Thursday, 12 October 2017

Emotional Blackmail

US Psychologist Susan Forward has coined the term „emotional blackmail“ for describing a pattern of dysfunctional relationships, in which one person tries to control the behaviour of the other person by addressing fears and producing guilt feelings and thus enforce his/her own will onto the other person.

Emotional blackmail can happen in any kind of relationship: between lovers, parents and children, friends, relatives, but also in a working environment. Although it looks as if the blackmailer would be the bad guy, emotional blackmail only works when the victim plays his/her role. Both sides are controlled by emotional schemes created in early childhood, which shape the respective patterns of behaviour, so usually the blackmailer does not notice how he acts, rather he thinks he has no alternative and is right. Equally, the victim thinks that she has no other chance as to give in to the pressure to avoid worse things to happen.

Four Types of Emotional Blackmail

The punisher:
He tells the victim exactly what he wants and which consequences the other person has to face when she does not comply. He can play his role aggressively or by silently withdrawing. Yet his anger is directly pointing at the victim when his demands are not fulfilled.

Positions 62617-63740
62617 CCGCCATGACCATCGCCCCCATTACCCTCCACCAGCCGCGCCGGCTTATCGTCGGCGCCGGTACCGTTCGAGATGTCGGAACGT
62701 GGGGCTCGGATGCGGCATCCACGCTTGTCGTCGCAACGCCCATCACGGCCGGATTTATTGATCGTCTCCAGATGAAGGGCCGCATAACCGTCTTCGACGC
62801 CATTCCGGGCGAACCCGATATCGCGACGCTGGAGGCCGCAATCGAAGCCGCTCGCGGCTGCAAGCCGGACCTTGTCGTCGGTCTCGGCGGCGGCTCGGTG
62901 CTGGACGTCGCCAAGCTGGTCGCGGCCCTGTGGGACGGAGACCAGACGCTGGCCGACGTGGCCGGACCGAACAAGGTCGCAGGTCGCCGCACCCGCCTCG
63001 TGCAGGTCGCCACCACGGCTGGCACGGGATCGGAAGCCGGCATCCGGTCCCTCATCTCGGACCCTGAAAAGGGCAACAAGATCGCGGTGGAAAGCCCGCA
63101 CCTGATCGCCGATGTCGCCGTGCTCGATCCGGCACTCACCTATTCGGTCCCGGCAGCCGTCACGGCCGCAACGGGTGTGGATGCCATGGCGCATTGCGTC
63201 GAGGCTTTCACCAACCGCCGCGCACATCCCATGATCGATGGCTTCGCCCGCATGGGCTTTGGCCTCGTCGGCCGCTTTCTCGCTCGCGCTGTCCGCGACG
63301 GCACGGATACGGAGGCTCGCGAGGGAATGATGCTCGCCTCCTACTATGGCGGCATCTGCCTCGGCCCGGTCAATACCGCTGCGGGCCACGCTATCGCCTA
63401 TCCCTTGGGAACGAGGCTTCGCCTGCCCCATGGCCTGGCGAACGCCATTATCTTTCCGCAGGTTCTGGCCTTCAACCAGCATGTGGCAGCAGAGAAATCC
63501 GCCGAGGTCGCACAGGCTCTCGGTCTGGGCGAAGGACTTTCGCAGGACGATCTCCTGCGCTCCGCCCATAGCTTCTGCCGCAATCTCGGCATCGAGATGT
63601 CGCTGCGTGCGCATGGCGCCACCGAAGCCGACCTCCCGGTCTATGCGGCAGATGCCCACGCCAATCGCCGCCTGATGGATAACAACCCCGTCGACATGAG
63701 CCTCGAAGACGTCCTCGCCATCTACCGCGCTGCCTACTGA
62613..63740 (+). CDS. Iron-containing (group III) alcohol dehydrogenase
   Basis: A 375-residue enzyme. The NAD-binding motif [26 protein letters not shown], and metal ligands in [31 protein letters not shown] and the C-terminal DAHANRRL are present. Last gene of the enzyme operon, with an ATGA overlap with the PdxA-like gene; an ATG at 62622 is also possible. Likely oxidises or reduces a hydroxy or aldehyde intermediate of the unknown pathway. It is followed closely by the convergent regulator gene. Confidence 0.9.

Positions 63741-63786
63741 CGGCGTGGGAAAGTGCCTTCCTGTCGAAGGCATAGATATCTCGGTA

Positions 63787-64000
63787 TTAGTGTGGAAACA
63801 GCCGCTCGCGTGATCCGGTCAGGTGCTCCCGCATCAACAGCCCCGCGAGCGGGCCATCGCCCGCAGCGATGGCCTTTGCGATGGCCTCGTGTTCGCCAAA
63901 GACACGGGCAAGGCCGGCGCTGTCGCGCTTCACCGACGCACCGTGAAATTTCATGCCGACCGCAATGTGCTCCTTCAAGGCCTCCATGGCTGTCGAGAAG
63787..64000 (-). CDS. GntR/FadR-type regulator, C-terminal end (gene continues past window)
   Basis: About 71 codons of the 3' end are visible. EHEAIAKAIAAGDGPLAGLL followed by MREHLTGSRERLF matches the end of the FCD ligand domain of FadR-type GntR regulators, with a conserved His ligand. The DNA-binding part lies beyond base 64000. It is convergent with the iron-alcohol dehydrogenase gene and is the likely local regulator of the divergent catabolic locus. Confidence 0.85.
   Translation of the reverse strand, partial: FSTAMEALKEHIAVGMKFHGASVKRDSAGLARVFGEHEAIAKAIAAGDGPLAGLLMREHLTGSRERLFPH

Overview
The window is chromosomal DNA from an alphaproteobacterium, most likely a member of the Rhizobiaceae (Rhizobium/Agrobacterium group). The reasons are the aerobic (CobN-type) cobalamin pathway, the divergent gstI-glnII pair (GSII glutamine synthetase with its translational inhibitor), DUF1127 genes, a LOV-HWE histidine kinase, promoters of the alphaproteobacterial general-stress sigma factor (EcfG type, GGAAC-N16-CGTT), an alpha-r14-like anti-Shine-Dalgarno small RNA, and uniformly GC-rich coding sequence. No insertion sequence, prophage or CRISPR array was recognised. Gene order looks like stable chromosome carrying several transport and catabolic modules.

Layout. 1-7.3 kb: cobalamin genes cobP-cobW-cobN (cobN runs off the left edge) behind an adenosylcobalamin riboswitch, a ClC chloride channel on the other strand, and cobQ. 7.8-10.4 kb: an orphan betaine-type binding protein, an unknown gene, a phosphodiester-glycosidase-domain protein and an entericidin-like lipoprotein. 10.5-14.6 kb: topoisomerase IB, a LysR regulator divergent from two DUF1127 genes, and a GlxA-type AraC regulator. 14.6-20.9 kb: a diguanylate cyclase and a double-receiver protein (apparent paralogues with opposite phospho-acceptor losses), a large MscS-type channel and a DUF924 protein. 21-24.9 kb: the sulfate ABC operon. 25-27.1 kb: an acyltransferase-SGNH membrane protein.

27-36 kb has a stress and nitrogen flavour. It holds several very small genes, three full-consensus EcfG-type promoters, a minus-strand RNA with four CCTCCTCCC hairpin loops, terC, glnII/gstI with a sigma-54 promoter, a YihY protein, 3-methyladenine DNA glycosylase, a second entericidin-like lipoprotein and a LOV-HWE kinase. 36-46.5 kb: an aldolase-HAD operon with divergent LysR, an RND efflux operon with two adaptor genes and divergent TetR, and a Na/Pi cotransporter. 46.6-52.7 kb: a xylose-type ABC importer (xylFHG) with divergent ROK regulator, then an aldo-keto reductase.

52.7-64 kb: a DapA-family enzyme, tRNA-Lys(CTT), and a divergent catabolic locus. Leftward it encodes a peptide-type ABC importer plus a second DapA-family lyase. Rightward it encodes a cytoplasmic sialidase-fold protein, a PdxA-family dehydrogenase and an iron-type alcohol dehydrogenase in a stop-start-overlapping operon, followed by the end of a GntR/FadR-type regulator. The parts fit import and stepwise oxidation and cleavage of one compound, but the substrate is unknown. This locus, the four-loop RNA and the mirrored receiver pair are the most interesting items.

The self-punisher:
She directs her threats towards herself and tells the victim what she will do to herself when she does not get what she wants.
The sufferer: He has a talent in finger-pointing and addressing guilt feelings in the victim. He requires the victim to find out what he needs. He assumes that the other always has to take care of him so that his needs can be met.
The tantalizer: She presents tests to the partner and promises wonderful rewards when he passes.

All types share the strategy to work with conditional phrases for enforcing their needs: When you do not A, B will happen. Or: Only when you do A, B can be avoided and C will happen. Conditions narrow the activity space of the other person, who then only has the option of accepting or rejecting.

Six Typical Phases of Emotional Blackmail

1. Demand